eCapture Launches Small Form Factor 3D Stereo Depth Sensing Camera for Robotics and Object Tracking

By Tiera Oliver

Associate Editor

Embedded Computing Design

August 23, 2021

News

eCapture Launches Small Form Factor 3D Stereo Depth Sensing Camera for Robotics and Object Tracking

eCapture, a brand focused on developing technology for the growing computer vision market, introduced the small form factor stereoscopic 3D depth sensing camera.

The new LifeSense G53 is 50 x 14.9 x 20 mm and is designed for depth capture and object tracking for industrial, robotics, and other applications driven by AI. 

The first in the cost-effective eCapture line, the G53 provides a 50-degree field of view (FOV) and includes two Mono Sensor pairs for various resolutions of stereo, mono, and depth disparity/distance map output via USB. The camera is ideal for development of Robots, Automated Guided Vehicles (AGV) and Autonomous Mobile Robots (AMR), Goods to Person (G2P) delivery, as well as fast-motion depth capture. 

The 3D computer vision technology is critical for AI applications, enabling autonomous functionality for software and machines, from robotic spatial awareness to scene understanding, object recognition, and better depth and distance sensing for enhanced intelligent vehicles. According to Meticulous Research, the 3D and machine vision market is expected to double from $1.35 billion in 2020 to $2.65 billion in 2027.

According to the company, leading robotics companies recently incorporated eCapture cameras with depth vision to their Autonomous Mobile Robots (AMR) design, with a people-following function for daily life. The AMR has the eCapture LifeSense G53 camera installed on a mobile dolly to track and follow operators. The solution's global Shutter (GS) sensor setup and wide Field-of-View (FoV) allow responses to quick motion objects, which is an important function for this application, allowing the devices to react to sudden turn behavior, for example.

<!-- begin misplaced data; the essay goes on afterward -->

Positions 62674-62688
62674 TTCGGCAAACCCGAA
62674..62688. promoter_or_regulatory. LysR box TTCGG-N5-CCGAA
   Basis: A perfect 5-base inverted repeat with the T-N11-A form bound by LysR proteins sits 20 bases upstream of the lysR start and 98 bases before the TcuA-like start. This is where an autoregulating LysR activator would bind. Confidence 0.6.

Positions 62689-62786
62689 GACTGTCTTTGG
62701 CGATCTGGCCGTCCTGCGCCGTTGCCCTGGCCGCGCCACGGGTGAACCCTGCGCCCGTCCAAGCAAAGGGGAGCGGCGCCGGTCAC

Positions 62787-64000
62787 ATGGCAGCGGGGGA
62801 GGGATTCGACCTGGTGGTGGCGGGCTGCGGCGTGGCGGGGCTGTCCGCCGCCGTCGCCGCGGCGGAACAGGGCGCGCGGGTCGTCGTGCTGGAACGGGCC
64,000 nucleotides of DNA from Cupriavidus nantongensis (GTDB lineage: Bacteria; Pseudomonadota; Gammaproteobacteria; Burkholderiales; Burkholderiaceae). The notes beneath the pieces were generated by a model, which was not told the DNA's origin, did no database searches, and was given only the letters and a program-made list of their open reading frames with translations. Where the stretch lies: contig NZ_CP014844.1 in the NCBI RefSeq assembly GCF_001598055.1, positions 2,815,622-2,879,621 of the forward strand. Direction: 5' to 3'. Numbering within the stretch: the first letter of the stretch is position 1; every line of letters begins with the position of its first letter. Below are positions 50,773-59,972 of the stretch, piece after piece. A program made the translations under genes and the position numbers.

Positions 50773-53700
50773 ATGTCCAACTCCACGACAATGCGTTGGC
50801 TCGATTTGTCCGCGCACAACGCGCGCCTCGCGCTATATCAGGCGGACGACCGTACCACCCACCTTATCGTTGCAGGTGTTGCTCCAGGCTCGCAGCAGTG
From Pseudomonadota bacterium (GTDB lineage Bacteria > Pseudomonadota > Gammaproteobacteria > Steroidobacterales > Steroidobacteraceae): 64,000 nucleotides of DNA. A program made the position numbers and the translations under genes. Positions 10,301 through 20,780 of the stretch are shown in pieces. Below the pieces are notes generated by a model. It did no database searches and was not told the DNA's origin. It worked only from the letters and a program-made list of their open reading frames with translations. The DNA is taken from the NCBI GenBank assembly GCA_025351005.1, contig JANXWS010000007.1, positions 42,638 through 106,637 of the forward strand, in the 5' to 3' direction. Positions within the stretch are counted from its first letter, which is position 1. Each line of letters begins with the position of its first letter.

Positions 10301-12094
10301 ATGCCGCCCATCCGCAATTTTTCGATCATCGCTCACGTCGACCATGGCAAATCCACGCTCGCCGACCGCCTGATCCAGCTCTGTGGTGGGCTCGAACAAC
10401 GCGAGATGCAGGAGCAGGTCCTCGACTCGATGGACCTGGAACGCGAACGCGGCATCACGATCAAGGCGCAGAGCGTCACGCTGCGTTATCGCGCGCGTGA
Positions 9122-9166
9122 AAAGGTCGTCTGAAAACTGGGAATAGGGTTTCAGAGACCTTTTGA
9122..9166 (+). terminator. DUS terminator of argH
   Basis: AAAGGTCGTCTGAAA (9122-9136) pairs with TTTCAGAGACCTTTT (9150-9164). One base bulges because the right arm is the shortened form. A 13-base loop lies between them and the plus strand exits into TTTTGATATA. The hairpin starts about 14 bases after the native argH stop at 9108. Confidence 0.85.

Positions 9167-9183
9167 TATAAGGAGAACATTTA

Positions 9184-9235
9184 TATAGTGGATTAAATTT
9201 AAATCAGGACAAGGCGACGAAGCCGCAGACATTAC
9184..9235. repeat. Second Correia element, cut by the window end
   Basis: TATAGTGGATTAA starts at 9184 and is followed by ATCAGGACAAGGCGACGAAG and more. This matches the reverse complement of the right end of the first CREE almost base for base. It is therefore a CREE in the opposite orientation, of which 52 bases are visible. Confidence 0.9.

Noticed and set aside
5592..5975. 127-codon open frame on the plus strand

The small form factor LifeSense Depth Camera G53 offers a clean depth map output and requires minimal host computing support. It is suitable for a range of depth applications in fast moving systems with suitable indoor and outdoor depth output performance. The eCapture LifeSense Depth Camera G53 includes the eCapture SDK supporting Windows, Linux, and Android OS environments. Different programming language support and wrapper APIs are also available.

G53 Camera - Technical Specifications
Environment Outdoor/Indoor
Depth Technology Active IR Stereo ( Global Shutter )
Depth FOV (H x V) H50 x V32.5
Depth Output Resolution & Frame Rate  Up to 640 x 400 ( USB End Point 2 streaming out )
Up to 30FPS ( Supports various *color image + depth map modes )
RGB Output 640 x 400 or Left+Right 1280 x 400 ( USB End Point 1 streaming out )
Minimum Depth Distance (Min-z) 15cm, Varies depending on MTF Index
Maximum Range 200cm, Varies depending on performance accuracy & ambient conditions
Total Power < 2.00W

eCapture camera solutions are based on the eYs3D stereo vision processing solutions. Per the company, the eYs3D vision processor can compute the stereo depth map data and reduce the burden on the host CPU/GPU. Synchronized frame data from both cameras allows development of SLAM algorithms.

The new G53 camera is available from the www.ecapturecamera.com website and selected resellers. Pricing starts at $79 with a special sample promotional price for Sept. 2021 of $49 for the first 50 buyers.

eCapture plans to introduce a full range of depth map cameras to address the growing need for stereo imaging equipment over the next quarter.

For more information, visit: www.ecapturecamera.com/

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Tiera Oliver, Associate Editor for Embedded Computing Design, is responsible for web content edits, product news, and constructing stories. She also assists with newsletter updates as well as contributing and editing content for ECD podcasts and the ECD YouTube channel. Before working at ECD, Tiera graduated from Northern Arizona University where she received her B.S. in journalism and political science and worked as a news reporter for the university’s student led newspaper, The Lumberjack.

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